The safeguard of the Ephesus was there. If she abandoned her relationship of dependence and intimate contact with this powerful hand, she would fall and her brightness would disappear, because she would have no more authority of intrinsic worth. But this is what happened to her, for she abandoned her first love; that is the love of Christ found in the hearts of believers. Having lost immediate contact with Him, the star could only shine on for a moment in its own light before going out. However, the Lord declares that the lamp will be removed from its place, and this warning will certainly be accomplished. What then becomes of the subordinate authority of the star, separated from the source of its power? Every serious Christian will surely agree: this authority is lost. This is what has happened to the church as a whole, but we see here that this is what can happen to any local assembly, since the seven Churches are as much local assemblies as they are particularly symbols of the responsible Church as a whole.

The assembly at Thyatira takes us one step further in connection with the authority of the church. The Lord, and this is important, no longer recognises the church at Thyatira as a whole. He no longer seeks to bring it back to its first love, as He had done for Smyrna by persecutions, and for Ephesus and Pergamos by repentance. Thyatira had been given time to repent, but she would not (Rev. 2:21). Thus the Lord no longer addresses the call 'to him that hath an ear' to the whole church, but only to the faithful remnant found there. This is shown by the change in position of the words, 'He that hath an ear, let him hear what the Spirit saith unto the churches' in the last four churches, as has often been remarked. It is the works of this remnant, and not those of Thyatira as a whole, that He recognises (Rev. 2:19), for the church as a whole, does not have any works, or rather only bad ones. So what are the works of the remnant? Note well: 'I know thy works, and charity, and service, and faith, and thy patience, and thy works: and the last to be more than the first' (v. 19). The work of faith, labour of love and patience of hope in the Lord characterised the remnant of Thyatira. These things were missing in Ephesus, who, guilty of having left her first love, had only work, labour and patience, without the spring that gets them going. Such things had characterised the Thessalonians previously. In this passage, they characterise the remnant of Thyatira, even though her first love may not have all the activity which characterised the saints at Thessalonica. Thus the works of the angel of  Thyatira are the first love regained by a repentant remnant, when the church does not want to repent. So the angel of Thyatira becomes, in one sense, the angel of 'the rest in Thyatira'; that is to say for the first time the remnant within the church takes the character of the church in the eyes of Christ. It is like a new start, in the midst of a complete ruin.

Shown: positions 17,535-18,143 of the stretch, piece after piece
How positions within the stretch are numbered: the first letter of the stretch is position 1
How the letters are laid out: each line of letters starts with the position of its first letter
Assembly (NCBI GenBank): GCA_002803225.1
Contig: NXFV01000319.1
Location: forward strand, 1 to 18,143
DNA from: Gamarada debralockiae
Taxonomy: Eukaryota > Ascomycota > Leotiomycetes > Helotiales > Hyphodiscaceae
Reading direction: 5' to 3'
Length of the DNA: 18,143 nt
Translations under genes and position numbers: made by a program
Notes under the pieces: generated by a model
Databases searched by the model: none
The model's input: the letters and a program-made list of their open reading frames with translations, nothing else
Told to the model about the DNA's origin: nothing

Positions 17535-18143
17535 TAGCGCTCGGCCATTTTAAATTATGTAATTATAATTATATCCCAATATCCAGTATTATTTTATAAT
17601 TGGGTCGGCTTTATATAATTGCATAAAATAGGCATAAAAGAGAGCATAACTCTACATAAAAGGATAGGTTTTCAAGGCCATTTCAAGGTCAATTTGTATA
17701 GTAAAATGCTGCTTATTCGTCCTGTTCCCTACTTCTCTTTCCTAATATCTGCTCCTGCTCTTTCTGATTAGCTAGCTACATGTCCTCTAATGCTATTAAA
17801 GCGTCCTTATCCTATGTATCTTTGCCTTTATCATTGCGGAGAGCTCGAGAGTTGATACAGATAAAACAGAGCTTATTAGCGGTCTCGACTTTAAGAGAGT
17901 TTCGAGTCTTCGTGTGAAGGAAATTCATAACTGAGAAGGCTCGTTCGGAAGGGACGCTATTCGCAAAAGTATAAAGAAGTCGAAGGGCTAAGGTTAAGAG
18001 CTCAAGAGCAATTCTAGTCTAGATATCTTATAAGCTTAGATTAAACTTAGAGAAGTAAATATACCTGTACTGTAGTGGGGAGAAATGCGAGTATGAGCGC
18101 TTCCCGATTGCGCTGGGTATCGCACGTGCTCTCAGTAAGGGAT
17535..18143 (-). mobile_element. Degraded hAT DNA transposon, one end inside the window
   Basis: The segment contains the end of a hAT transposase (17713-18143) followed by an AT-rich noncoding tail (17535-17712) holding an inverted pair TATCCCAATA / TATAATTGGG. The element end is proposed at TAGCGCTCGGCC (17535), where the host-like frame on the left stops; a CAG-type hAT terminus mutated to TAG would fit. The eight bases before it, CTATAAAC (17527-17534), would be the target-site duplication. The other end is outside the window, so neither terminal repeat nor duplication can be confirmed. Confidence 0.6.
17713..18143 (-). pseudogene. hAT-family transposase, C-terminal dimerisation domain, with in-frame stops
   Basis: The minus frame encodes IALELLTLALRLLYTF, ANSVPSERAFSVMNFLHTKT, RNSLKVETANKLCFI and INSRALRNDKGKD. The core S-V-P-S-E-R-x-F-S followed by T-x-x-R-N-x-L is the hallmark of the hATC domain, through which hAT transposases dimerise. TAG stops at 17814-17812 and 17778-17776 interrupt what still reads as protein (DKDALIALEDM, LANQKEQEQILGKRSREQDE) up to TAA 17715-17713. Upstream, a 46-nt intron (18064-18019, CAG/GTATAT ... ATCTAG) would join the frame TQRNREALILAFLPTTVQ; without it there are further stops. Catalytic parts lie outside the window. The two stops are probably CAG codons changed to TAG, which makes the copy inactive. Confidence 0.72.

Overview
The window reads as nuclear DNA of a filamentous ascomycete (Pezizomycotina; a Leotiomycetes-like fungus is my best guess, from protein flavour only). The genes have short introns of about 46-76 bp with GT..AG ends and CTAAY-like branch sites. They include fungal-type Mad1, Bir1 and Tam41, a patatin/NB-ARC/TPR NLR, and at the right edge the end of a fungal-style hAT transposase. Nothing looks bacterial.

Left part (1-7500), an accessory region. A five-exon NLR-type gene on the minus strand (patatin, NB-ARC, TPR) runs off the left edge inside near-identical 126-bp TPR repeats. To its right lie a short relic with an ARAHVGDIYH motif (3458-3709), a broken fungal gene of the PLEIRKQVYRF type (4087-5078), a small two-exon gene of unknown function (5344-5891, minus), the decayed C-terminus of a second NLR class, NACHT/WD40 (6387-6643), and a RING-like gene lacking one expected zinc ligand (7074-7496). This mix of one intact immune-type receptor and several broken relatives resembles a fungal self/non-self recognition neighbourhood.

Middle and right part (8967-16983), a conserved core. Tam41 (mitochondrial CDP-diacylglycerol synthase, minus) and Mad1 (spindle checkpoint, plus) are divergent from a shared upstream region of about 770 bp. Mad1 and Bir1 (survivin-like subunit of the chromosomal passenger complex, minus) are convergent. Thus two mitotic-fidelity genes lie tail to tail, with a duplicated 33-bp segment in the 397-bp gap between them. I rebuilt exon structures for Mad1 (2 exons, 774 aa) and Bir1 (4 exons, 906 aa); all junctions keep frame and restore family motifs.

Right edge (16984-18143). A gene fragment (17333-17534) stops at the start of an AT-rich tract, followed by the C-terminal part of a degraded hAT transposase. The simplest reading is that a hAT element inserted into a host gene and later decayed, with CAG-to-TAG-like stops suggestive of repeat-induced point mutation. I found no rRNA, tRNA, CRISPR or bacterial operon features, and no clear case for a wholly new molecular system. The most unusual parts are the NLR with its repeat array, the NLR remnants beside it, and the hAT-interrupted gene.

What then becomes of the authority of the church, in the midst of this state of things? At Thyatira, Jezebel, as queen and prophetess, claims the principle of authority residing in herself, and we know that this pretension ended up as papal infallibility in Catholicism. Jezebel calls herself a prophetess as a cover to spread her evil doctrines.      So little does the Lord regard this authority that, in His indignation, He 'casts her into a bed', feeble and powerless, and that which comes forth from her He kills with death. To whom then will the Lord commit His authority? It is to a feeble remnant, 'the rest in Thyatira', who are accused, through the malice of their enemies, as having known 'the depths of Satan'. He says, 'And he that overcometh, and keepeth my works unto the end, to him will I give power over the nations: And he shall rule them with a rod of iron ... And I will give him the morning star.'